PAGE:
- Michael Sao Pedro
Making The Case for Inquiry
I began my teaching career shortly after the release of Inquiry and the National Science Education Standards (NRC, 2000). It was an exciting time for a scientist to enter the teaching profession. My own secondary school experiences included many observation activities and a few cookbook labs, but absolutely zero opportunities to conduct actual inquiry. During my undergraduate studies, I had the opportunity to implement the science practices and suddenly abstract concepts became much more concrete. When I chose to take my experience as a scientist into the classroom to help mold a new generation of scientists I was motivated by the excitement surrounding inquiry at my first National Science Teacher Association Conference! I will never forget how I went home with a project my students started the next week exploring climate change, skin cells, and the effectiveness of sunscreen.
Over the last two decades, the word inquiry has been morphed to mean any number of things from one of those dreaded cookbook labs to an open-ended project that usually has parents scouring Google for project ideas. With the current NRC framework and NGSS, educators are called to integrate inquiry as part of their three-dimensional teaching strategy. Sadly, I’ve heard from more than one administrator the statement, “We aren’t teaching inquiry anymore, we are only focusing on engineering”. This is not at all what the NRC or the NGSS intended. If we look at the Science Practices it is abundantly clear that the NRC framework and NGSS call on educators to incorporate inquiry into science education rather than leaving it siloed on its own. It is imperative that our students become proficient in the Science Practices in order to master new science content and enable critical thinking, which is necessary to have an informed electorate.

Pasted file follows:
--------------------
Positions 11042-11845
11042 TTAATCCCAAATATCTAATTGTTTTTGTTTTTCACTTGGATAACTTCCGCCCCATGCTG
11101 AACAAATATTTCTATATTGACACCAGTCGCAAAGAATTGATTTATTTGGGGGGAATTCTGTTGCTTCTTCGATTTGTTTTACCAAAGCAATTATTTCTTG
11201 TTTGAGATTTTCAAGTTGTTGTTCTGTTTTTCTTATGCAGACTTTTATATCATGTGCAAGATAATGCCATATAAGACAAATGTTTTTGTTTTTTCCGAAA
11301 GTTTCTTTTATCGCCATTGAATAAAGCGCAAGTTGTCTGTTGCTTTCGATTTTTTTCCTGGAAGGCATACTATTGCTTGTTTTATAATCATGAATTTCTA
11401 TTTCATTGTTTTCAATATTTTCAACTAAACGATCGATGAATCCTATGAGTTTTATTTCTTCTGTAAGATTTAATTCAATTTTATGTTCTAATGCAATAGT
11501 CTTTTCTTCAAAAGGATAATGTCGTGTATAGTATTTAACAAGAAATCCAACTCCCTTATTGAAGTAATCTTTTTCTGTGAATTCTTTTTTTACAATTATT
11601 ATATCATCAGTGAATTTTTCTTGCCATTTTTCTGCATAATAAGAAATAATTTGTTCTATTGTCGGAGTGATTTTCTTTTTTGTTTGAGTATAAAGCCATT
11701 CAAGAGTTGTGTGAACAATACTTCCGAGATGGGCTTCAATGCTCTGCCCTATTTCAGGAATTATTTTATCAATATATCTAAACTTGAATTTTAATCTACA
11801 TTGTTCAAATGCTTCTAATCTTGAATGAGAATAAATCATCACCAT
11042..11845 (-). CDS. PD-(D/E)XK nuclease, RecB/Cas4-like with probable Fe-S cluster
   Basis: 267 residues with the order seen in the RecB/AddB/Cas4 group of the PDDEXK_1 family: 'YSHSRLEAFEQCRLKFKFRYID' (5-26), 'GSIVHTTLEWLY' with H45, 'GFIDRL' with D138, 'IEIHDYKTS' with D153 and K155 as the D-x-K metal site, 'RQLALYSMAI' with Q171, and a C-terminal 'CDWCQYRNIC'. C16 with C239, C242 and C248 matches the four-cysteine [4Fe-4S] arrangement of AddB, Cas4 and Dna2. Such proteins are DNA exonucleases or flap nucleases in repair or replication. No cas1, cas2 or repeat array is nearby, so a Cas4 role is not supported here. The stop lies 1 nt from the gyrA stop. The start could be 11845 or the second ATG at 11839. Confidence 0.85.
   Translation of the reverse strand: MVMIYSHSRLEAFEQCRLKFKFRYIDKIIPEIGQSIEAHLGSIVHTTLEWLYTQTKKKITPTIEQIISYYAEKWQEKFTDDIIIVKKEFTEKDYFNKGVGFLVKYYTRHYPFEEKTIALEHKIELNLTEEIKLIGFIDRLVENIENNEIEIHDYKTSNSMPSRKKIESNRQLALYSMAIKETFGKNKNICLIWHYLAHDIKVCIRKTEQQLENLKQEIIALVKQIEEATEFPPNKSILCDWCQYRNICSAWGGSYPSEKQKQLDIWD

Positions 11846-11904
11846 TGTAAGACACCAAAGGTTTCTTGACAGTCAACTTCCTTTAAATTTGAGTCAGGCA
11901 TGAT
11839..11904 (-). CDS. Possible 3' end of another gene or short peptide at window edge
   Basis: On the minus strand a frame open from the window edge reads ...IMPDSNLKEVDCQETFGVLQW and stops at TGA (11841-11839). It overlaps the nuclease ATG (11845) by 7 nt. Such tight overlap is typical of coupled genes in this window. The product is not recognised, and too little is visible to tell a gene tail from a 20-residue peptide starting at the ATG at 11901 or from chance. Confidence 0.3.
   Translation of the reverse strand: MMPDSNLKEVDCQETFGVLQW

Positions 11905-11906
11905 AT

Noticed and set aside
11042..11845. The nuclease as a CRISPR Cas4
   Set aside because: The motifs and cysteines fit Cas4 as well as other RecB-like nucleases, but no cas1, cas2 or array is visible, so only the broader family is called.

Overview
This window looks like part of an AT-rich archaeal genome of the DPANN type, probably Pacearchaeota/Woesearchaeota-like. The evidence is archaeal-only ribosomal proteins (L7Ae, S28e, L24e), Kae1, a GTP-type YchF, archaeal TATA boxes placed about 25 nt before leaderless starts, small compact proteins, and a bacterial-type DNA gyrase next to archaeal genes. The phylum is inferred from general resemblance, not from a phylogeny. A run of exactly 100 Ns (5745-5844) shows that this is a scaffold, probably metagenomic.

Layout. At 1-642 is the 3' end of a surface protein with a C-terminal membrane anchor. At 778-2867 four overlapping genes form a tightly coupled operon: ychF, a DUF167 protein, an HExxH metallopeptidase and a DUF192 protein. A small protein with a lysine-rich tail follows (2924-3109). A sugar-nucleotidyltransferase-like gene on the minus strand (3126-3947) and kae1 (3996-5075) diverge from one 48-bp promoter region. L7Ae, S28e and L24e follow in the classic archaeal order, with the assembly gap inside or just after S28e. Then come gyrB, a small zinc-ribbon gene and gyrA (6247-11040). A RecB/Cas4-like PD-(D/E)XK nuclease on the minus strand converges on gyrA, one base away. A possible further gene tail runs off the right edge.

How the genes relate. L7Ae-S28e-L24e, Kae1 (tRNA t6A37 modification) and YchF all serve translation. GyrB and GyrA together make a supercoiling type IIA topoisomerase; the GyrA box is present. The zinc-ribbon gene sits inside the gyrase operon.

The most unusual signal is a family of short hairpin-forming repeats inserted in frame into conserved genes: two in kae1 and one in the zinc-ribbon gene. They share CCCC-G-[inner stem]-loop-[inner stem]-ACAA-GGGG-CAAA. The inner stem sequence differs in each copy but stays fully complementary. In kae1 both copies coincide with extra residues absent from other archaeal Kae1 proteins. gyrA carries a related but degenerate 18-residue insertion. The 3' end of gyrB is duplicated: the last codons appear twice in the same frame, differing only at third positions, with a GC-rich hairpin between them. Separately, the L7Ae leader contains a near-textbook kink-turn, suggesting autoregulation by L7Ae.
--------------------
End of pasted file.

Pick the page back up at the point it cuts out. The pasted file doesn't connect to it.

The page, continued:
At its core, inquiry requires students to ‘Ask Questions’ or create hypotheses. Scientific Inquiry may not be a step-by-step prescribed process, but if students are unable to identify an independent variable, dependent variable, or explain the relationship between the two, then there is work to be done in order to assist the student in becoming proficient in the science practices. Understanding how to write a hypothesis is much more than being able to answer a multiple-choice question as to which word in a sentence is the independent variable. Students must be given multiple opportunities to experiment with various hypotheses and learn from their mistakes. With time and funding constraints facing classrooms around the globe, Inq-ITS makes it possible for students to repeatedly practice and hone these competencies.
Inq-ITS allows students opportunity after opportunity to engage in authentic inquiry. With countless labs and multiple investigations focusing on common student misconceptions, students have the opportunity to experiment, make mistakes, and learn from them with the help of Rex and our Teacher Alerts.